Antihypertensive drugs and coronavirus disease (COVID-19)

High blood pressure can lead to long and short-term negative effects on the cardiovascular and renal systems. For people living with diabetes, it is defined as a systolic (upper number) pressure of more than 130 mmHg and a diastolic (lower number) pressure of more than 80 mmHg.

People living with type 1 diabetes are often prescribed “antihypertensive” medications. These medications lower blood pressure. Among others, ACE inhibitors (Rampril/Alatace; Perindipril/Coversyl, etc.) and AROs (Irbesartan/Avapro; telmisartan/Micradis, etc.) are the antihypertensive drugs of choice because they are very effective and well tolerated. They also offer the advantage of reducing the risk of renal complications.

Hypertension Canada’s press release on these medications

There is some information on the internet that these two classes of drugs may increase the risk of becoming infected with COVID-19 or worsen the prognosis. Hypertension Canada has issued a press release to set the record straight.

This information is FALSE!

There is no evidence that these antihypertensive drugs cause a higher health risk in the current coronavirus disease situation (COVID-19).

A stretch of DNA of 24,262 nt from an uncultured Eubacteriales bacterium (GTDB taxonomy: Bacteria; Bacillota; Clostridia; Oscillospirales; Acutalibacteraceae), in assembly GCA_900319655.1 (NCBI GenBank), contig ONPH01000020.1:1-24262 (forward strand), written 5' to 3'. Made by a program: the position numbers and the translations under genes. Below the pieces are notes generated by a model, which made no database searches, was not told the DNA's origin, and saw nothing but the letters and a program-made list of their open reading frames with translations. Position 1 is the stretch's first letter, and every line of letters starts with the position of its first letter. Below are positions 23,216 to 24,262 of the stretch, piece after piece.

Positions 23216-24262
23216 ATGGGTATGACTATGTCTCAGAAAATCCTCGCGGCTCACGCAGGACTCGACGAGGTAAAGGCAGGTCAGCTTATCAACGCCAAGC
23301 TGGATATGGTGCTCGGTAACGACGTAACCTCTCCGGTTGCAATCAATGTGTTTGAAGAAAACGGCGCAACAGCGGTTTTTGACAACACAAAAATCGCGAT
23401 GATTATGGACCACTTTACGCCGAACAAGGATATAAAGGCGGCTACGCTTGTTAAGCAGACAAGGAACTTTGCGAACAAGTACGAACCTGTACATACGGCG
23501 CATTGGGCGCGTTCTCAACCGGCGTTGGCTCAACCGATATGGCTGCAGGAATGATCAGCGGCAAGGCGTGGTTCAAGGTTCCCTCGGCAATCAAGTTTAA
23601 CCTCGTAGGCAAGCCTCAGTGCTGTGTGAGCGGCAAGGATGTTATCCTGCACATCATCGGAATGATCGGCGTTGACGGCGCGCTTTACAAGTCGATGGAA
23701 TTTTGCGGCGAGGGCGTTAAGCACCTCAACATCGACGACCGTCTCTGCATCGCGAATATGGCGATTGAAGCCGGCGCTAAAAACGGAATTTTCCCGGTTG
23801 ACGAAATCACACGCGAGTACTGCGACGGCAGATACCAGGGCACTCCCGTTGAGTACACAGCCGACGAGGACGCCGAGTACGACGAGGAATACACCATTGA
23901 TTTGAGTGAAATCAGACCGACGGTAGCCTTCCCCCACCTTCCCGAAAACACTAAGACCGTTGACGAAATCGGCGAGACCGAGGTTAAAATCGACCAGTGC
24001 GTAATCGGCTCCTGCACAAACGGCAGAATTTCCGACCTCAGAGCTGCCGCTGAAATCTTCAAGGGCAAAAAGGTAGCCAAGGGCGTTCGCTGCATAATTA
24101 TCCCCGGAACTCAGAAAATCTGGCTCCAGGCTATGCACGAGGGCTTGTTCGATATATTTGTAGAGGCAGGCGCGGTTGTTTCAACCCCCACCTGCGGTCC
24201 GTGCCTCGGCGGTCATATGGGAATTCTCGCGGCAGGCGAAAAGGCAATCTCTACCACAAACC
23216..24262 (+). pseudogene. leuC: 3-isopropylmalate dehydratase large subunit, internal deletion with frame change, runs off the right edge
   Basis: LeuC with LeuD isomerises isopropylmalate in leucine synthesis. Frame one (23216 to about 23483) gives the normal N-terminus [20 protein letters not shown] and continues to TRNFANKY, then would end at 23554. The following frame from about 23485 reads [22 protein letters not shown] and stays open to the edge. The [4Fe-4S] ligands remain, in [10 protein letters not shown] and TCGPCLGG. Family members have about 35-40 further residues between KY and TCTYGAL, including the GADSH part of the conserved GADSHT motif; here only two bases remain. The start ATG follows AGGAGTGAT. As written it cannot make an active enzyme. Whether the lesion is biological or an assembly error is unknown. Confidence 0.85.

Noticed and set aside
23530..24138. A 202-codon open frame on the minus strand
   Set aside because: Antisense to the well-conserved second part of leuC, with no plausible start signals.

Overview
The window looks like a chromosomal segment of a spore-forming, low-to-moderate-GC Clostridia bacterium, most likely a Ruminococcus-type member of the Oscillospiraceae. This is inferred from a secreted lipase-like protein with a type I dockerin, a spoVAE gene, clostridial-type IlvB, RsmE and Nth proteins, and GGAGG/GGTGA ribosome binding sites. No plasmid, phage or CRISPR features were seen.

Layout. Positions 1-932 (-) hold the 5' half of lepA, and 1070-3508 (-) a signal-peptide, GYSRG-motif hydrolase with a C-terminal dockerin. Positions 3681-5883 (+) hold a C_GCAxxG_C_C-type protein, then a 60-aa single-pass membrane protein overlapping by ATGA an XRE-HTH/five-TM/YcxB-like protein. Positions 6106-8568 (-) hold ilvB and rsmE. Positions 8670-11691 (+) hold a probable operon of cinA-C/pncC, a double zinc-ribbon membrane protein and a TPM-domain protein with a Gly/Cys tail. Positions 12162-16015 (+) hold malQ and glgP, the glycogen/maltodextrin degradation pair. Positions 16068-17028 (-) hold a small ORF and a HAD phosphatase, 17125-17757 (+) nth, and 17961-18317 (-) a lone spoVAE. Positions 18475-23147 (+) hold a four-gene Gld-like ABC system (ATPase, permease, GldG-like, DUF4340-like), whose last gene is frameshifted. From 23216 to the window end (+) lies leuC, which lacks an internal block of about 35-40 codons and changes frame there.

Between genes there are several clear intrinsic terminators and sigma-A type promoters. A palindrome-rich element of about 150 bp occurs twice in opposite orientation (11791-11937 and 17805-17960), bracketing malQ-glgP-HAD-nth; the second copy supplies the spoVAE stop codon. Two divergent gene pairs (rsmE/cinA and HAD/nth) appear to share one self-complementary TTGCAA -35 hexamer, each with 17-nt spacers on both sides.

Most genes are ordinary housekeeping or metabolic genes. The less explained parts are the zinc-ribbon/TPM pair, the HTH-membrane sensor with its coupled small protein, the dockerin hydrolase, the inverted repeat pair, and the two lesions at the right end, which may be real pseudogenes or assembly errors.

Discontinuing these drugs exposes people to significant risks. Upon reading this press release, we recommend that you continue your usual treatment for blood pressure control and kidney protection.

However, these medications may need to be discontinued when a person is very ill and dehydrated. This decision is usually made by an emergency doctor or the doctor responsible for hospitalization. However, this is not always the case. If such a situation should happen to you, it may be necessary to re-evaluate the use of these medications with a doctor.

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Link to Hypertension Canada: https://hypertension.ca/wp-content/uploads/2020/03/2020-30-15-Hypertension-Canada-Statement-on-COVID-19-ACEi-ARB.pdf